Darkness in El Dorado Controversy - Archived Document

Internet Source: Chronicle of Higher Education, Monday, December 7, 2001
Source URL (Archive.org): http://chronicle.merit.edu/free/v48/i15/15a01801.htm

Although Flawed, Book on Yanomami Research 'Served Anthropology Well,' Report Concludes

By D.W. Miller

One Thumb Up: Anthropologists don't have to like what Patrick Tierney says about their colleagues, but they should be glad he says it.

That seems to be the conclusion of the American Anthropological Association's inquiry on Mr. Tierney's Darkness in El Dorado: How Scientists and Journalists Devastated the Amazon (W.W. Norton, 2000), which sharply criticizes researchers' treatment of an indigenous people. In a preliminary report released over the Thanksgiving weekend, the association's El Dorado Task Force wrote that the book has "served anthropology well" for inspiring "reflection and stocktaking about anthropology, ... especially reflection about our relationships with those among whom we study." But the panel also concluded that some of the book's most sensational allegations do not hold up under scrutiny.

Mr. Tierney, an investigative journalist, caused an uproar last year when he wrote that certain American researchers had worsened the suffering of the Yanomami, a tribe inhabiting rain forests of Venezuela and Brazil. Most notably, he suggested that the late James V. Neel, a geneticist at the University of Michigan at Ann Arbor, may have exacerbated the effects of a deadly measles epidemic in 1968 by distributing Edmonston B, a vaccine with severe side effects. And Mr. Tierney wrote that Napoleon A. Chagnon, an anthropologist now retired from the University of California at Santa Barbara, had also contributed to the decimation of the Yanomami by fomenting intertribal violence and collaborating in oppression by outsiders.

After months of debate between defenders and critics of Mr. Neel, Mr. Chagnon, and other accused scholars, the association decided to appoint the panel to investigate at least some of the allegations. In its report (available online at http://www.aaanet.org/edtfpr.htm), the panel found that "the allegations in the book are by no means trivial, that much evidence is presented in the book in support of the allegations, and that they must be taken seriously." Among the findings:

Contrary to Mr. Tierney's allegations, Mr. Neel did not act unreasonably in choosing the Edmonston B vaccine, did not distribute vaccines selectively or withhold treatment as part of some research experiment, and did not place his scientific goals above the humanitarian needs of the Yanomami.

Although the profession's standards for obtaining informed consent from indigenous people under study have tightened since the 1960s, Mr. Neel's treatment of them reflected the scholarly norms of the time.

Mr. Chagnon may have acted unethically in soliciting information about the Yanomami's personal names, in violation of their cultural taboos, but Mr. Tierney's major criticisms of his conduct are unfounded. The panel concluded that Mr. Tierney had misleadingly quoted from Mr. Chagnon's own work to make his transgressions appear worse than they were. "Tierney seizes on these mistakes as Chagnon's standard practice when in fact they were not," the investigators found. "It is our sense that many of the mistakes Chagnon made around names were honest and unintended and that he learned from these errors."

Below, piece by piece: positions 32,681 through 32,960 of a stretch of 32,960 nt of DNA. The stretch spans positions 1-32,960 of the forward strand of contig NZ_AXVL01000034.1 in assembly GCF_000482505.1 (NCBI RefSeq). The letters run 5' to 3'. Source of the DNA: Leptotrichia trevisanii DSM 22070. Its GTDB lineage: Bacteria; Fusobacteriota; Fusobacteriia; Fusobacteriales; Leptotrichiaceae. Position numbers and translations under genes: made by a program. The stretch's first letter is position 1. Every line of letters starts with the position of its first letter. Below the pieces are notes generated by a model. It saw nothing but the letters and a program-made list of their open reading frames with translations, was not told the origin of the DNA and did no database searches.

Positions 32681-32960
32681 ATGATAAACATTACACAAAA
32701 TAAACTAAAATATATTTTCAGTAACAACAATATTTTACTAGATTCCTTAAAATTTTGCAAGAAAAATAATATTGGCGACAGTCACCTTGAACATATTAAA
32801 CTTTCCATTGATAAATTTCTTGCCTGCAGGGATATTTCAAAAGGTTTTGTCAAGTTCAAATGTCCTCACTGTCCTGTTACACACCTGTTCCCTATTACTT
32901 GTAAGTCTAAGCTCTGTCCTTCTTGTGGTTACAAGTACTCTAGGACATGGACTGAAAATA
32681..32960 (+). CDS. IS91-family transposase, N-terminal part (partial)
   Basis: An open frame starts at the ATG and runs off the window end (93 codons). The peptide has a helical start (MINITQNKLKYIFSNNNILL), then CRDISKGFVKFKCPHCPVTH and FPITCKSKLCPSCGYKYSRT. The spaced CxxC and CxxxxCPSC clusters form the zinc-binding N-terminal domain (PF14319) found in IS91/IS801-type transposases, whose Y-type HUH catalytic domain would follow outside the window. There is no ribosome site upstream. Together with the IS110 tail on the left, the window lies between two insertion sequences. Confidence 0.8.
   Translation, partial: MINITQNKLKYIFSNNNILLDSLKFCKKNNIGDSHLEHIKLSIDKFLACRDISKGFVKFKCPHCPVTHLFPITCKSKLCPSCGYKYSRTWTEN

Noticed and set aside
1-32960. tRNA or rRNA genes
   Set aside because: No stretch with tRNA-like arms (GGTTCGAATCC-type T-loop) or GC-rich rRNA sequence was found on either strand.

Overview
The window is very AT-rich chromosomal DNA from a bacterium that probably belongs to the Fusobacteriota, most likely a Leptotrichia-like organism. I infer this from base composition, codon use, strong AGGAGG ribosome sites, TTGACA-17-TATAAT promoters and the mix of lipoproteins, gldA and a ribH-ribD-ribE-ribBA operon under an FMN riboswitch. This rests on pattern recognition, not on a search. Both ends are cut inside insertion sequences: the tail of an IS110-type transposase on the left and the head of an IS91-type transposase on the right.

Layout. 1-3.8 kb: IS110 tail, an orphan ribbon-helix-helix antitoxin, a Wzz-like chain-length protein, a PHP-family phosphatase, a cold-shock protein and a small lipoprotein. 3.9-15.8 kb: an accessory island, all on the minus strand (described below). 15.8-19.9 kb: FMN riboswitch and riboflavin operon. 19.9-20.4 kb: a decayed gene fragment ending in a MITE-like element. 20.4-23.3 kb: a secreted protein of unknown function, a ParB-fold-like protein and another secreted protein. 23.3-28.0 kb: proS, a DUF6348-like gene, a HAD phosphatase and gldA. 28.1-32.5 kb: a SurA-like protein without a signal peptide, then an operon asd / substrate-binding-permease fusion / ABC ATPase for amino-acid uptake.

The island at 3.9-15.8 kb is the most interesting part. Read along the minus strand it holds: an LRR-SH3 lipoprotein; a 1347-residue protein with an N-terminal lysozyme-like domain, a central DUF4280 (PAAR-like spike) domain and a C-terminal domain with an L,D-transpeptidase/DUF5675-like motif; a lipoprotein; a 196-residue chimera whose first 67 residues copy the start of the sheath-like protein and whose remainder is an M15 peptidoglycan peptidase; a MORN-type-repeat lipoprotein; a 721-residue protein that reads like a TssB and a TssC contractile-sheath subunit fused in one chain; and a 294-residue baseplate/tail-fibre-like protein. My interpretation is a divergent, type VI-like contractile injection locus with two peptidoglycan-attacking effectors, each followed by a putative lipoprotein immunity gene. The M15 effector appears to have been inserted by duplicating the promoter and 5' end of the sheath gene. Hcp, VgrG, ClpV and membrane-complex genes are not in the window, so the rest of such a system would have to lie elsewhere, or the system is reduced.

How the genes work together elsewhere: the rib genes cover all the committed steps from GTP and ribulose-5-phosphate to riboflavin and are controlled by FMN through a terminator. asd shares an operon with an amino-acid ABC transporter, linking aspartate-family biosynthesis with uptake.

Mr. Tierney was right to fault Mr. Chagnon for helping members of one Yanomami tribe raid the village of another. "But one could imagine other circumstances where involvement in hostilities is unavoidable," the report states.

Mr. Chagnon's decision to publicly challenge the "authenticity" of a prominent Yanomami spokesman during the 1980s and '90s was "unanthropological" and "could not fail to have undermined" Yanomami political interests.

Neither Mr. Tierney nor Mr. Chagnon could be reached for comment about the report. Mr. Tierney has said in the past that he may have made some minor errors but that he had always intended his book to provoke a reassessment of scholars' treatment of indigenous people. Mr. Chagnon has said little in public, but he has assisted efforts by his former department to rebut the book, point by point.

UNFINISHED BUSINESS: The association's board was scheduled to receive the findings last week, at its annual business meeting. But the panel considers its work preliminary because it is still waiting for information from authorities and scholars in South America that will shed light on some of Mr. Tierney's other claims. For example, Mr. Tierney accuses Mr. Chagnon of having contributed to the oppression of the Yanomami in the '90s by working with unscrupulous Venezuelan politicians and businessmen to control natural resources on land reserved for the tribe. Mr. Tierney also faults Mr. Chagnon for allowing outsiders to use his characterization of the Yanomami as extremely violent to justify incursions.

The report notes that the association has been criticized in the past for failing to enforce its code of ethics. Complaints about researchers' behavior in the Amazon were aired years ago, especially by scholars in Venezuela and Brazil. But the panel reports that the association can do little beyond publishing information and urging more soul searching. "We are just not a certifying body," says Jane C. Hill, a professor of anthropology at the University of Arizona and the panel's chairwoman. "We're not the bar association or the medical association. What we try to do is provide a very open forum for exchange."

"We're really not interested in going out and bashing people and saying, 'Ooh, you did a wrong thing, this is very bad,''' she adds. "Our interest is, what can anthropologists learn from this stuff? What could a student learn reading about this? How can we advance anthropology so that we're more use and less trouble to indigenous groups?"